Prison inmates earn school credits inside, hope for jobs outsideThe Wisconsin Department of Corrections is finishing its first round of manufacturing classes for student-inmates.
By: By Patty Murray, Wisconsin Public Radio, Superior Telegram
The Wisconsin Department of Corrections is finishing its first round of manufacturing classes for student-inmates. The Department is using a mobile lab where students can earn technical college credits.
The first group of students to use the lab was at the medium security Oshkosh Correctional.
One of the students who will earn six technical college credits is Jason Kubond.
“If you can overcome this you can overcome a lot of barriers in life,” he said.
Having prison time on one’s resume may seem like a permanent blot. But the inmates, like Jefferey Cox, say spending time in class shows initiative.
“It sort of is a scarlet letter to have on our record, being in prison,” he said. “So anything to help better myself and move forward in life, I’m going to take the opportunity.”
The credits are in advanced manufacturing.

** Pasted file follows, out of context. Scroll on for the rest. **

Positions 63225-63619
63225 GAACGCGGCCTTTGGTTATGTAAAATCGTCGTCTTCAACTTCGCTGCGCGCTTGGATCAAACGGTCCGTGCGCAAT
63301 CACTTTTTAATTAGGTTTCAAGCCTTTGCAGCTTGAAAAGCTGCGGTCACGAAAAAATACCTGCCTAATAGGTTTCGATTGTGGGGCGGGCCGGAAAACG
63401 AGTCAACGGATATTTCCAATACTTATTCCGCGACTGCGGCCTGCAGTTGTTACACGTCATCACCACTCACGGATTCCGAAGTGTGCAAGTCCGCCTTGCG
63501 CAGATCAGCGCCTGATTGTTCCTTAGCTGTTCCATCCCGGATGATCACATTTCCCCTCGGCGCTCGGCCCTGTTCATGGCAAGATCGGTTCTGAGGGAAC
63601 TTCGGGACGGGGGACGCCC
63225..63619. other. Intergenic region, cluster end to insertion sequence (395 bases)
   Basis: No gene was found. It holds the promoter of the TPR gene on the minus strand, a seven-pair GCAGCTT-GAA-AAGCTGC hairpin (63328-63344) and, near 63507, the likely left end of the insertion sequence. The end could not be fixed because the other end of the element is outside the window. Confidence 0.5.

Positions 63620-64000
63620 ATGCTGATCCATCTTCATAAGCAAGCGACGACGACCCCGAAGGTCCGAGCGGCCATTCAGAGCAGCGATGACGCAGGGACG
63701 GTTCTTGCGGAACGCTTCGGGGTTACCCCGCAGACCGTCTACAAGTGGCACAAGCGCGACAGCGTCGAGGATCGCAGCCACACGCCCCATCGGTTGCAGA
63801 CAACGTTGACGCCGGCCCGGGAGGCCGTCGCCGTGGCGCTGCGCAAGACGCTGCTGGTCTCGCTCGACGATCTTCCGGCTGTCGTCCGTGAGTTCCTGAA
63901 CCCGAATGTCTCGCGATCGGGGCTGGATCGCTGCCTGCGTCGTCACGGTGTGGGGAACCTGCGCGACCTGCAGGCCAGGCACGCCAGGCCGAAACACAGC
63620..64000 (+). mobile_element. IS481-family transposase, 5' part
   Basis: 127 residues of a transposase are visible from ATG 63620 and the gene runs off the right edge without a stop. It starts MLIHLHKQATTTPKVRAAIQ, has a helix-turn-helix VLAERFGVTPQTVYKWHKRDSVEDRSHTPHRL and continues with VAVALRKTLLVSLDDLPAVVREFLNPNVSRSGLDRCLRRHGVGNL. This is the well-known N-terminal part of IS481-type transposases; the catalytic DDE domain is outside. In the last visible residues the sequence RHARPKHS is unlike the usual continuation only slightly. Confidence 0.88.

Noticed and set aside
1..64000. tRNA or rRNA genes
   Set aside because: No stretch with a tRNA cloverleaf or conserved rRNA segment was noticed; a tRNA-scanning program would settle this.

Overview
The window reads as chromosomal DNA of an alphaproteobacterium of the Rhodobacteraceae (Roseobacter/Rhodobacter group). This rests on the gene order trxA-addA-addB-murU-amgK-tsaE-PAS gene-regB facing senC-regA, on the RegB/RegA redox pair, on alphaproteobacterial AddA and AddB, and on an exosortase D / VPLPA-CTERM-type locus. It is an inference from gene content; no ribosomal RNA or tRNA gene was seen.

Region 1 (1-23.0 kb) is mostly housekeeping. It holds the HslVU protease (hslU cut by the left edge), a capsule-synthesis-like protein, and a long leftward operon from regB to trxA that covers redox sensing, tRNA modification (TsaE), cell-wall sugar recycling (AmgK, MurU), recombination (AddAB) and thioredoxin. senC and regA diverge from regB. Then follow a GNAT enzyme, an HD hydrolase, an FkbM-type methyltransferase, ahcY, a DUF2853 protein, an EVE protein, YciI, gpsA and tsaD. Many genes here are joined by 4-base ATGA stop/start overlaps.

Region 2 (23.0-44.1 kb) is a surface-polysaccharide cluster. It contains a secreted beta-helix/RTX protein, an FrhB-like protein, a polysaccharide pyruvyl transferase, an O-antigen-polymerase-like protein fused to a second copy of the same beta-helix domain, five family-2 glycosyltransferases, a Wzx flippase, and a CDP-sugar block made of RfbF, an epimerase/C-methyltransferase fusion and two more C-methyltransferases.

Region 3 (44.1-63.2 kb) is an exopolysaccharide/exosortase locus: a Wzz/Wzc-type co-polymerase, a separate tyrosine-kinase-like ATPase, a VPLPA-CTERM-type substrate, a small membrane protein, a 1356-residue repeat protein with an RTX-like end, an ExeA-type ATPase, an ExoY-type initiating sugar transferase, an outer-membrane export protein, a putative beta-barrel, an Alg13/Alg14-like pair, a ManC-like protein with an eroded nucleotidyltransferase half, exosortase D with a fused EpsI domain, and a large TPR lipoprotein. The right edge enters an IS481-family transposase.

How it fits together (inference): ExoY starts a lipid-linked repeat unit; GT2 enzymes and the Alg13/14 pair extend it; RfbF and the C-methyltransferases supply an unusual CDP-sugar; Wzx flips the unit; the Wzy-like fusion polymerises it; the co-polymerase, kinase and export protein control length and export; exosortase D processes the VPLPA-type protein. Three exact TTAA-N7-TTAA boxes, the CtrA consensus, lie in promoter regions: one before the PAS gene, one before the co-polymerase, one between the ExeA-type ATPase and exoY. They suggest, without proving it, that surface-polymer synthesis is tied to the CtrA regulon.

Even in a bad economy employers — especially manufacturers — need workers with a certain skill set. John Davis is CEO of the Great Northern Company: a packaging firm. He says modern factory equipment is mostly computer-controlled, so entry level workers need skills. And Davis says he's willing to take them where he can get them.
“As entrepreneurs we have made a lot of mistakes along the way as we've built our companies and recognize that that's part of risk-taking,” Davis said. “So to hold a mistake against someone's past isn't consistent with the environment we’re in.”
The Advanced Manufacturing Mobile Lab is run out of Lakeshore Technical College. After it leaves Oshkosh this week it goes to a Wisconsin's women's prison, Taycheedah, in mid-March.